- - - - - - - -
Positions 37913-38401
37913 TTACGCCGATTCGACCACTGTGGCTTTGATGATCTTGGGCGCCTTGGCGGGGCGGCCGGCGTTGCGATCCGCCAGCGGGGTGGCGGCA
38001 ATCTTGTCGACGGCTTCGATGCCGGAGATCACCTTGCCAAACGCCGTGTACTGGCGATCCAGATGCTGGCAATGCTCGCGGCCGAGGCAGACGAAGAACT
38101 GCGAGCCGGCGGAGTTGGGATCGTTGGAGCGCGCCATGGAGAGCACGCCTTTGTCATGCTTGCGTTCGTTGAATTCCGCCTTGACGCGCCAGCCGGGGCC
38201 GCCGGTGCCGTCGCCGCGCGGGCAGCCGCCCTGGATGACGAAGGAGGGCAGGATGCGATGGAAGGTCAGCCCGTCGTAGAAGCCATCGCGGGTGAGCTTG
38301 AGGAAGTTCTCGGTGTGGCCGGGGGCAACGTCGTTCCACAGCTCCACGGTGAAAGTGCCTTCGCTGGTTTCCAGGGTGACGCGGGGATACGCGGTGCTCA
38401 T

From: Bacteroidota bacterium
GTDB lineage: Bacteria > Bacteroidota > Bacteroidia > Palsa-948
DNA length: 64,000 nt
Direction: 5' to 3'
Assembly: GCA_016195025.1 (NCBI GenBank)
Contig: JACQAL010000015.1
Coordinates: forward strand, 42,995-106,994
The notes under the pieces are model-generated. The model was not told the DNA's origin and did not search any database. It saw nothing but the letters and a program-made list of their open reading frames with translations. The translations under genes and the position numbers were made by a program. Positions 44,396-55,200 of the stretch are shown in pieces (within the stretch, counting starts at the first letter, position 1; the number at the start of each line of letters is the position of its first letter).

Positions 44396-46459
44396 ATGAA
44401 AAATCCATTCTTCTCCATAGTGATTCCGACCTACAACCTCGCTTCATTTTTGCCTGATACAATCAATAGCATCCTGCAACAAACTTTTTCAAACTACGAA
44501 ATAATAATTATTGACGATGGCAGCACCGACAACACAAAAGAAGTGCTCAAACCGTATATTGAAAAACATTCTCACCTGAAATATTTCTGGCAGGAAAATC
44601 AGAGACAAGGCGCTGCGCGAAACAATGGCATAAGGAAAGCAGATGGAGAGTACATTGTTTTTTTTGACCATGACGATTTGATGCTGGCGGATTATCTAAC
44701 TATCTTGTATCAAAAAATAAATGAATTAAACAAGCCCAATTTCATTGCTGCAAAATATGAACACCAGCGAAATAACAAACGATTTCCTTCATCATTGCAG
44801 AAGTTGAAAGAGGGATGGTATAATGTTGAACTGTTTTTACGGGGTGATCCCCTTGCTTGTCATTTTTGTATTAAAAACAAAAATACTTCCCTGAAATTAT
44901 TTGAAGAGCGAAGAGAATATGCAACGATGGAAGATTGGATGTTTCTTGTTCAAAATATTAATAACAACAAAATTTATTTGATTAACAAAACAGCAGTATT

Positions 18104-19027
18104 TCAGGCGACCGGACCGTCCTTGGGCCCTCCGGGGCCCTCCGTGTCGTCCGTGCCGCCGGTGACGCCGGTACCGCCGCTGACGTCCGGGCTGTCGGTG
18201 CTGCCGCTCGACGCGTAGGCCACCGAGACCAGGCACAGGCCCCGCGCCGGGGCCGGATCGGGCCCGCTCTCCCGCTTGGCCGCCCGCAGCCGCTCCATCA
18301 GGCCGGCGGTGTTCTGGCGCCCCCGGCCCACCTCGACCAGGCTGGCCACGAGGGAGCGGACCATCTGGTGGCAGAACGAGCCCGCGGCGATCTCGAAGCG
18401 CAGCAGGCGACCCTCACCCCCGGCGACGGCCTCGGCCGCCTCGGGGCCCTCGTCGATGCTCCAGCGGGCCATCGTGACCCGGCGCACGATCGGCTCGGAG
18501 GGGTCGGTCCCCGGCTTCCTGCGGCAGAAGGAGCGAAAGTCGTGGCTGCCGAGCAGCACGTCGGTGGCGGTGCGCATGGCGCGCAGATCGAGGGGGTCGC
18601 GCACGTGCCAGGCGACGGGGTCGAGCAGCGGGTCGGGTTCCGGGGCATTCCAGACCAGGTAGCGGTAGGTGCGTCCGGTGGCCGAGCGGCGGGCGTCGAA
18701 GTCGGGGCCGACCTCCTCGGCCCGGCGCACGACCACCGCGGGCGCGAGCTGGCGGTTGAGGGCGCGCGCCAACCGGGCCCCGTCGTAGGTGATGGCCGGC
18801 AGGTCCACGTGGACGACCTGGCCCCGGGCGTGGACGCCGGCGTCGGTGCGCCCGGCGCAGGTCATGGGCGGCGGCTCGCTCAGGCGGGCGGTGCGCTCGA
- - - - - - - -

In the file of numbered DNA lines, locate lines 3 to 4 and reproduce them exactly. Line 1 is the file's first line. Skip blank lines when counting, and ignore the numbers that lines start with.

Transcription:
38001 ATCTTGTCGACGGCTTCGATGCCGGAGATCACCTTGCCAAACGCCGTGTACTGGCGATCCAGATGCTGGCAATGCTCGCGGCCGAGGCAGACGAAGAACT
38101 GCGAGCCGGCGGAGTTGGGATCGTTGGAGCGCGCCATGGAGAGCACGCCTTTGTCATGCTTGCGTTCGTTGAATTCCGCCTTGACGCGCCAGCCGGGGCC